A fire breaks out in a movie theatre. You're there with your spouse and children, as are several local merchants. Who do you save first? The butcher? The banker? The hardware store owner? Their families? Or your family and yourself?
A ridiculous question. Of course you would save your family and yourself first. Then why don't we use the same principles with our money? All too often the butcher, the banker and the hardware store owner get paid first and little or nothing is left for us.
Grant and Sarah are planning on retiring within the next two years. Paul and Linda, already retired, are thinking about making a move. Whether you are about to retire or are already retired and considering a change, you should consider:
Over the next several years, governments in advanced countries will likely continue to struggle with mounting debt burdens and the associated rising costs of servicing that debt. It is also noteworthy to remember that total government debt continues to increase every year because of deficit spending.
So how does the Law of Large Numbers apply here? Simply put, at some point the whole debt situation could defy the ability of a government to control a national economy and the response to ever increasing debt burden costs. Here is a definition from Investopedia:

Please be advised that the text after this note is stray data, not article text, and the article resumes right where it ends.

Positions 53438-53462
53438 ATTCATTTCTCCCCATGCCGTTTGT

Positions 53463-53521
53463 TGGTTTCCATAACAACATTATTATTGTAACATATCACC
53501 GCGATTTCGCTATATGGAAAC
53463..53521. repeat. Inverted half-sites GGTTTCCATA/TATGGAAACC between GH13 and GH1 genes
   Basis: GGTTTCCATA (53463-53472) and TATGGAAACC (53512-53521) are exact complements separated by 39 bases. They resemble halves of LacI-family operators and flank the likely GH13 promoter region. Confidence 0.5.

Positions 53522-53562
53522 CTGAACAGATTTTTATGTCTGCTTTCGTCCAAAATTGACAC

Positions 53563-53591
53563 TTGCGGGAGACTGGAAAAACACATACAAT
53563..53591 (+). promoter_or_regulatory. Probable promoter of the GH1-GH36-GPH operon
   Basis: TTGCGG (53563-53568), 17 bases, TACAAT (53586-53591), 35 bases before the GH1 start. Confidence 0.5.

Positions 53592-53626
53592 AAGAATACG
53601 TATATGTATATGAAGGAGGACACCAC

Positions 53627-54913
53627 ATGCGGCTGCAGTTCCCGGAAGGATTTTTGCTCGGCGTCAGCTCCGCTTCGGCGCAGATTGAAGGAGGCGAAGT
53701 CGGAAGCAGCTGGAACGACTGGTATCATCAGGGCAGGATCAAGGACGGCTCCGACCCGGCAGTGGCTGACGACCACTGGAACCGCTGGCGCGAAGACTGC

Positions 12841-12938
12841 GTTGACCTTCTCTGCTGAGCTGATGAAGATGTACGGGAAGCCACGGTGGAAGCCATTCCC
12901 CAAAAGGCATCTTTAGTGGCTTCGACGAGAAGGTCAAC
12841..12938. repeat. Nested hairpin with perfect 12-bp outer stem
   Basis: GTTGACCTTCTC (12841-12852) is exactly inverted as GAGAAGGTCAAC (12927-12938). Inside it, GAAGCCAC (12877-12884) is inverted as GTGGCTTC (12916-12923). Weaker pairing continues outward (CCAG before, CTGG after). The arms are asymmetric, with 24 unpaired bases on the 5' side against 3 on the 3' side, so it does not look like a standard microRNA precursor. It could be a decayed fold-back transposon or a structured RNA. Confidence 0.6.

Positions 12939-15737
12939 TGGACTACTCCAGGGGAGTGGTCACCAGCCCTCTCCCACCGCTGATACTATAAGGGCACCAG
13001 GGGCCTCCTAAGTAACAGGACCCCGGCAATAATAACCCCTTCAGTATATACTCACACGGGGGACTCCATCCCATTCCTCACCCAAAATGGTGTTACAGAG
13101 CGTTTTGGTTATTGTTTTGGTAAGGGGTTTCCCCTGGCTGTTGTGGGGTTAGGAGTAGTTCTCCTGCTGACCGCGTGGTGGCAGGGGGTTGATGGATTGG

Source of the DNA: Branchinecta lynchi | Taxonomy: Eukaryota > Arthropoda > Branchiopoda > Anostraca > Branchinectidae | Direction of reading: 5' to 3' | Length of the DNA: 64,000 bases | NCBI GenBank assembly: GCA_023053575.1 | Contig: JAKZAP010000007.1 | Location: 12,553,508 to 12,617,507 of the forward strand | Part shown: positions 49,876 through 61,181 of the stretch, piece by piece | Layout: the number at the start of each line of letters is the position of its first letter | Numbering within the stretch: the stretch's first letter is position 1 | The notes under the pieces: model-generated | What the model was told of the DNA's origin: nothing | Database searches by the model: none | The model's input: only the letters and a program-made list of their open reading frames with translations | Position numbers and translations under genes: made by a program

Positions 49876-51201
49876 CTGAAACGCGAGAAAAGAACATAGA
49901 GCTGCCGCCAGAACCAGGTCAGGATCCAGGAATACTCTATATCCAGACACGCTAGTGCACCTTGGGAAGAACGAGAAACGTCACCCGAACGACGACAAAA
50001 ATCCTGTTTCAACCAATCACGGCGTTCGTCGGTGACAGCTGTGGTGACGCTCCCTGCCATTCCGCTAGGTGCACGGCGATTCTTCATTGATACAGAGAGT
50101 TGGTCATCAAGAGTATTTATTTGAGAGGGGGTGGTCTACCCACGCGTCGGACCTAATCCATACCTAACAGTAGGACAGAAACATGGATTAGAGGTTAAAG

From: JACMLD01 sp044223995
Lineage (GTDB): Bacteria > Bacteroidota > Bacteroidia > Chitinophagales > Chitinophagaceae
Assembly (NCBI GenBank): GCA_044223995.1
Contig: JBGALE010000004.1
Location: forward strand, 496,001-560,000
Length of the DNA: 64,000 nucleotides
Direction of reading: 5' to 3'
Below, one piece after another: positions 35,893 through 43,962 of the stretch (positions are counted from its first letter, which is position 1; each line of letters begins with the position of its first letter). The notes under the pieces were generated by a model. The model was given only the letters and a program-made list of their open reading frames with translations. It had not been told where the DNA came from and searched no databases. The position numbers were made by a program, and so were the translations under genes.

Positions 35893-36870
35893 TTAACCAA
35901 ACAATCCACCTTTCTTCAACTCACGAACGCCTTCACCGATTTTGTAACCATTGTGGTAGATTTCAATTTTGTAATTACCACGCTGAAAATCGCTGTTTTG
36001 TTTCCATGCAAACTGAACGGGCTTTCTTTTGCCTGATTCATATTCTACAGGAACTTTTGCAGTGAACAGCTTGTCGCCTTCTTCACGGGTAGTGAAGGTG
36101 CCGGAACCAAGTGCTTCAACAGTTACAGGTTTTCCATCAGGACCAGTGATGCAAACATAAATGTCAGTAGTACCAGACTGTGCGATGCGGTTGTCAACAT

Do you know the real rate of return on your investments? Generally, Canadians measure the success of their investments based only on the rate of return. While it provides a good snapshot of whether an investment is doing well or not, it is not the only criterion for a true picture of success. A good portfolio is based not only on the return, but also by the tax implications of the investments.
You have probably heard the phrase; too much month left at the end of the money. Paying for housing, groceries, fuel, utilities and various child rearing expenses, although very necessary, can put a huge strain on a family when outlays sometimes exceed your income. Fortunately, this is usually only a temporary hiccup in most people's lives.